According to Center for Disease Control and Prevention, 29.1 million people in the United States suffer from diabetes. More than likely you or someone you know has experience living with diabetes. We recently interviewed a type 2 diabetes patient to hear first-hand about how she started coping with the disease.
Read on to learn more about facts to better understand the disease, Cheryl’s personal diabetes story and what you can do to treat and cope with it.
What Are Type 2 Diabetes Symptoms and Complications?
Are you or someone you know a type 2 diabetes sufferer? Type 2 diabetes has the tell-tale signs that can help indicate presence of the disease.
Symptoms of type 2 diabetes include:
- Increased thirst and hunger
- Weight loss
- Blurred vision
- Frequent infections
Life-threatening complications of type 2 diabetes can include heart disease, kidney damage, blindness, circulation loss and nerve damage.
Cheryl’s Story About Coping With Diabetes
Q: Tell us about your experience with being diagnosed with diabetes and how you reacted.
A: When I was first diagnosed as a diabetic, I’d venture to say it was about 12 years ago. I was in complete shock. I was overwhelmed, and that all turned into anger. I never thought at my age, which was my early 40s, that I would be diagnosed with diabetes.
Diabetes fact: Type 2 diabetes is the most common form of diabetes accounting for 90-95% of all diagnosed cases. (tweet this)
Q: How did your initial reactions to being diagnosed affect you?
A: As a matter of fact I was in denial, and the longer I thought about it the more I realized that it was something I had to take control of because it was eventually taking control of me.
Q: Was there a turning point for you? How did you start to cope and come to peace with it?
A: It was getting bigger than I was, and basically I realized I really need to concern myself about the rest of my life. If I wanted to see my grandchildren and enjoy my life once I’m retired I really needed to take control and not let it get the best of me and not let it consume me as it was doing.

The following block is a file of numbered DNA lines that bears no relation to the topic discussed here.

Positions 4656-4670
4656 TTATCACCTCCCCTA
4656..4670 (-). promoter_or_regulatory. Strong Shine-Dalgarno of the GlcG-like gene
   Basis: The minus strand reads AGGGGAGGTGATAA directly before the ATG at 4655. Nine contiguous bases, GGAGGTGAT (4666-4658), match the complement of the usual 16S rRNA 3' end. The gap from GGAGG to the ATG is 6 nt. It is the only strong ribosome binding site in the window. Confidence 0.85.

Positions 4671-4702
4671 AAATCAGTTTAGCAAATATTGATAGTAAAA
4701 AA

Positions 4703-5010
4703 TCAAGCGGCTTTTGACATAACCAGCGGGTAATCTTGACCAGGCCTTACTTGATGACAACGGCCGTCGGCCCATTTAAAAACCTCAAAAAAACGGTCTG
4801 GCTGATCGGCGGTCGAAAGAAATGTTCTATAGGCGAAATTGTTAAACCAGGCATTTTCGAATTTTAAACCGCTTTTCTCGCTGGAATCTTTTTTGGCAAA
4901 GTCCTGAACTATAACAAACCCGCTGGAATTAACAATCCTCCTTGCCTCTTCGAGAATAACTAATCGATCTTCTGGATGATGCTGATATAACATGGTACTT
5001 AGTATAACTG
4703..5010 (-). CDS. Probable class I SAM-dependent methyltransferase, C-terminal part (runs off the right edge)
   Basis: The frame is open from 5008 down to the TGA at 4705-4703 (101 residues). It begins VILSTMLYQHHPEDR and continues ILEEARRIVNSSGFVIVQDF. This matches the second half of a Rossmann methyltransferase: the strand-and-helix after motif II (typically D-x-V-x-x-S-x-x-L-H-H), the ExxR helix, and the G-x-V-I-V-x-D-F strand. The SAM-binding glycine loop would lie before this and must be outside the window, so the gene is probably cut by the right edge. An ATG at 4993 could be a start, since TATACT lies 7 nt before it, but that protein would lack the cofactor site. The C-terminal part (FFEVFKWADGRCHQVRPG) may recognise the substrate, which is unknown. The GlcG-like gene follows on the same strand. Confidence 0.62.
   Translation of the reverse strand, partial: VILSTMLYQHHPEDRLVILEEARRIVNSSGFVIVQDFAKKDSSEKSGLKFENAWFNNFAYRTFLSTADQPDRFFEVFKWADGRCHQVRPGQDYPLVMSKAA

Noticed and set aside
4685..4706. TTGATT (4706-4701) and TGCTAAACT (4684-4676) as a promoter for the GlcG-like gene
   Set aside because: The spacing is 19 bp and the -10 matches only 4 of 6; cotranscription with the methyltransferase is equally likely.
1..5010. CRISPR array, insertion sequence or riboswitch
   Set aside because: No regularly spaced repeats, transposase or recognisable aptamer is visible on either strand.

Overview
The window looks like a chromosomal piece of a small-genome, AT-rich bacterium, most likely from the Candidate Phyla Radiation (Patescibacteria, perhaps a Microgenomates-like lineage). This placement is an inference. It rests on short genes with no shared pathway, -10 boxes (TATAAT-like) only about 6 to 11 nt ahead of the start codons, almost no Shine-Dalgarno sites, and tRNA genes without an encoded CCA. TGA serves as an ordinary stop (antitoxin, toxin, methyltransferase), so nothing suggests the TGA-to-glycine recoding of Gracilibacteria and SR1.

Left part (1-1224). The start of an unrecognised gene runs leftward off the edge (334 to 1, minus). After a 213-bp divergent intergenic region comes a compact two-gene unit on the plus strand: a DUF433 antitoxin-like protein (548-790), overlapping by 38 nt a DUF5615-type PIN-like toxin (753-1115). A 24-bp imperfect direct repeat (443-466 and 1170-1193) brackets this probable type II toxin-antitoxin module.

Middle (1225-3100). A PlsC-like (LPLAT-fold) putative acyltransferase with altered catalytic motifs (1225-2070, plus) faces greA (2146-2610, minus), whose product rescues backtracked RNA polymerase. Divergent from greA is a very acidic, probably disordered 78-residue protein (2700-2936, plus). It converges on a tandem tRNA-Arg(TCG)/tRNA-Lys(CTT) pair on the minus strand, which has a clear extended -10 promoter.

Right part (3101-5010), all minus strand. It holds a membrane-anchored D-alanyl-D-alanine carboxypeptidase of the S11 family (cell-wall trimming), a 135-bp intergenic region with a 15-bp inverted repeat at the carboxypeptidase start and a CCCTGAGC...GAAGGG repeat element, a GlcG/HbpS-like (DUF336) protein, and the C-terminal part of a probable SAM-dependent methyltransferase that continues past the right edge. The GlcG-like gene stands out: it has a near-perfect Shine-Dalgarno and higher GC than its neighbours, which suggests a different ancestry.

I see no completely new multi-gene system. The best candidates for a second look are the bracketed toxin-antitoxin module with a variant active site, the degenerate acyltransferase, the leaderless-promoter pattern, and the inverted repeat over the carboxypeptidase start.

Did you know? The more in control and proactive you are with your diabetes, the higher chance you will prevent complications from increasing. (tweet this)
Q: Were there any resources or things that helped you cope?
A: Technology, the way it is today, they have come up with more and more ways to make it easier for people and it’s not as hard as it was for my older relatives, so with that I found that it doesn’t have to be my whole life, but just a part of my life.
An Endocrinologist’s Point of View on Coping with Diabetes
Our resident endocrinologist, CEO and Medical Director of Chase Medical Research, Dr. Joseph Soufer, weighed in on how a type 2 diabetes patient can cope with diabetes.
He advised that one of the best things diabetics can do is to find resources in addition to their primary doctors that can support the diabetic.
“You should always ask your primary care doctor for other sources, i.e. who to speak with... people that may be able to help you with your disease process such as a dietitian, diabetic educator, and when you need to be followed up with for example for foot care a podiatrist and for your eye care an opthamologist,” Dr. Soufer said.
Dr. Soufer goes on to say that these specialists can be very knowledgeable about different aspects of diabetes that a primary care doctor might not have the time to speak about thoroughly with a diabetic [during visits].
“When we think about it, we’re with our primary care doctor maybe three or four times a year and able to see them for 15-20 mins and that’s excluding talking to them about other diseases. That’s why it’s important to reach out to these other support systems,” like the “American Diabetes Association and reaching out to them to be able to inform yourself about the newer aspects of diabetes,” Dr. Soufer said.
What Else Can a Type 2 Diabetic Do to Cope with Diabetes?
In addition to visiting your primary care doctor and seeking other specialized resources to cope, some diabetics consider participating in clinical trials. In fact, clinical trial participation may help improve your blood sugar to help prevent future diabetic complications.
Dr. Soufer also recommends research because it provides diabetics with a chance to “learn more about the newer aspects of diabetes care as well as solutions or new medications that are coming out.”